Watching a sold-out Herbst Theatre revel in a performance by Mallorca-raised singer Buika around the corner later that night, you begin to understand Kline’s point. Presented by SFJAZZ, the show dipped into Flamenco and Gypsy music while brushing into Latin jazz, and the crowd hung on the magnetic singer’s every word, even as she grinned through rapid-fire asides in her native Spanish.
The concert reflected an eclectic program that’s been in place since the beginnings of SFJAZZ as an annual concert series, which booked Tony Bennett alongside a tribute to John Coltrane. The organization offers a broader vision for the music than its analogue in New York City, Jazz at Lincoln Center, which for years was criticized for its rigid view of what could be considered jazz. Another SFJAZZ-presented show in the ’90s, a far-out night with Ornette Coleman that featured live body piercing, received plenty of criticism but remained consistent with San Francisco’s history of free-spirited happenings.
The philosophy extends to SFJAZZ’s varied resident artistic director program, which allows artists to experiment with different programs during a run of shows. This year’s roster includes guitarist Bill Frisell performing a multimedia piece inspired by Hunter S. Thompson and pianist Jason Moran improvising alongside pro skateboarders riding a half-pipe that will be assembled near the stage.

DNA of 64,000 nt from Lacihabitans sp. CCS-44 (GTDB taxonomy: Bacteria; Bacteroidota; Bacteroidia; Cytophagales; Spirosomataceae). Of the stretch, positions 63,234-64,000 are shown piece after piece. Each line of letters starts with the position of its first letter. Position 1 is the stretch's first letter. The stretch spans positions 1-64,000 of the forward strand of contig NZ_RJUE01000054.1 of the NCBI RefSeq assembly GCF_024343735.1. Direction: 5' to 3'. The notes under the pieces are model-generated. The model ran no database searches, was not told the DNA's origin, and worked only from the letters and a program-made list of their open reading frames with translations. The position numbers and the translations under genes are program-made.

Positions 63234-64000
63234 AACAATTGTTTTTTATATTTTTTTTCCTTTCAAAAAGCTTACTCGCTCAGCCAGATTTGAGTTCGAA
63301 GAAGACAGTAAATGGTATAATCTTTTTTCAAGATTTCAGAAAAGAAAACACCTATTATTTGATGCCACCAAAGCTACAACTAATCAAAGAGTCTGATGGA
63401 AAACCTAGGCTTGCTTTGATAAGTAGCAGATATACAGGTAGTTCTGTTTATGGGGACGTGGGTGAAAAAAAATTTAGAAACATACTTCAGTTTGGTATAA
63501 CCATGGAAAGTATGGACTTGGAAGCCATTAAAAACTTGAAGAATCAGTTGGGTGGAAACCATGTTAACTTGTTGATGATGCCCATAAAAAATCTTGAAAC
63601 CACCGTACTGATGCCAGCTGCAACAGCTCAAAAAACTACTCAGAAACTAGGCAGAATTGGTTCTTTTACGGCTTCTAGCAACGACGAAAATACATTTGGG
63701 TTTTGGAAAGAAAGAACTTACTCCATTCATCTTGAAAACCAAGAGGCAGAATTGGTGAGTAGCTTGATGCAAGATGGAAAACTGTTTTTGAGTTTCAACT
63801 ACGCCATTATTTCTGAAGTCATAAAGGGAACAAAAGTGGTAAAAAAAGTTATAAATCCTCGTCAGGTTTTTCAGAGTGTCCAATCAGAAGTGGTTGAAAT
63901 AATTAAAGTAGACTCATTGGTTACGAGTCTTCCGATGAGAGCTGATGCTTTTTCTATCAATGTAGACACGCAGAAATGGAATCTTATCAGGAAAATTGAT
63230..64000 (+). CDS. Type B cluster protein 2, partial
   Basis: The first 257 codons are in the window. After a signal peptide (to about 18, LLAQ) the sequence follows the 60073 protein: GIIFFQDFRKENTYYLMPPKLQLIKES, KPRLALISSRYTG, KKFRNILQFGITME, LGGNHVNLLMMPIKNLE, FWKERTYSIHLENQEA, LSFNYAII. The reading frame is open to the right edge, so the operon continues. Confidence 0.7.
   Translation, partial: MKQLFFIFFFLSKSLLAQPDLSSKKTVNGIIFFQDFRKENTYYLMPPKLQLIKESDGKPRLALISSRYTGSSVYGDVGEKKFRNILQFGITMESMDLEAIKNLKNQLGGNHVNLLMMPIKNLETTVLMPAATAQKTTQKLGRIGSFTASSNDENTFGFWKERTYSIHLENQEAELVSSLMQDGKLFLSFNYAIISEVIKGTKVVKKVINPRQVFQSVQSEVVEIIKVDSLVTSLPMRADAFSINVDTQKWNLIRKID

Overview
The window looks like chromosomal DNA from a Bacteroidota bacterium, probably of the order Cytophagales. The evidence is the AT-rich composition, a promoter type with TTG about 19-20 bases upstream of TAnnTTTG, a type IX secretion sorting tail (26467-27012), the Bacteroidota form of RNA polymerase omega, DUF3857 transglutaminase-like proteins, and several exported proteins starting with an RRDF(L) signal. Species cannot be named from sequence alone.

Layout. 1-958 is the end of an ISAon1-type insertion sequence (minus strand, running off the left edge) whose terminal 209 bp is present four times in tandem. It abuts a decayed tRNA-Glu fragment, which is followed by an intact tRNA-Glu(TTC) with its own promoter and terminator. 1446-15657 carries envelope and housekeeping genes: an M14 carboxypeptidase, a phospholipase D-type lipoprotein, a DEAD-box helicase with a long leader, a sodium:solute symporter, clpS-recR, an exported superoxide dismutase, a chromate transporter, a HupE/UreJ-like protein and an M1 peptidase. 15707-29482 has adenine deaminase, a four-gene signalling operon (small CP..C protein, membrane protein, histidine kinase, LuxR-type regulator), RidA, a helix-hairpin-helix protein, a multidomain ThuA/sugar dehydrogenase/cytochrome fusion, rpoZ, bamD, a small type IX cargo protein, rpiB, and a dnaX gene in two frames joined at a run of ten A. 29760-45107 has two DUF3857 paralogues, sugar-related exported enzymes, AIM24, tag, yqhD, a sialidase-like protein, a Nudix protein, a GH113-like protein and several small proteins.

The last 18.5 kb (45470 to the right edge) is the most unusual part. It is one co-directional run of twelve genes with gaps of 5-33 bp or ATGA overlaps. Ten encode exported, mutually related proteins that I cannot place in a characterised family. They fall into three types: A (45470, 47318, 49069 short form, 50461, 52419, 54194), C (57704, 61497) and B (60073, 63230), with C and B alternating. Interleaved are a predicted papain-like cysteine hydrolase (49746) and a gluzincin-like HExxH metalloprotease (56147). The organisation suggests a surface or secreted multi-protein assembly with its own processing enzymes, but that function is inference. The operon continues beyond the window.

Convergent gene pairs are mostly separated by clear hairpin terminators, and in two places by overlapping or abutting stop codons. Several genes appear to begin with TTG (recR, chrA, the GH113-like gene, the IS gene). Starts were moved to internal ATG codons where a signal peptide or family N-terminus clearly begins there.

"That’s the whole idea here — what can you do to create better context for people to experience the music?" Kline asked. "If one thinks that jazz is something you have to know a lot about and get over a hurdle, well, it doesn’t have to be all jazz you’re going to hear in there to get you in the building.
"A little bit of context goes a long, long way," he added. "So if you know a little about history or theory, it doesn’t take much to learn it. It isn’t a lifelong course to understand jazz; it could probably be 20 minutes."
The center’s considerable journey from project to reality was sped along by a lead gift of $20 million from an anonymous donor. This allowed the nonprofit SFJAZZ to set aside early plans to partner with other arts presenters in the city and pursue a home of its own instead. In the design, an effort was made to give SFJAZZ’s inclusive philosophy a physical form.
Sheathed in glass at ground level, the center reflects Kline’s vision for a cultural institution open to the whole city. That favorite room still taking shape during the tour in November? It was the Ensemble Room, an 80-seat space that will also offer intimate performances from smaller acts as well as clinics and workshops. The space will be visible to those on Franklin Street outside.
This ground-floor meeting point between the city and the institution was key for Kline, who envisioned a feeling of the sidewalk merging with the inside of the center.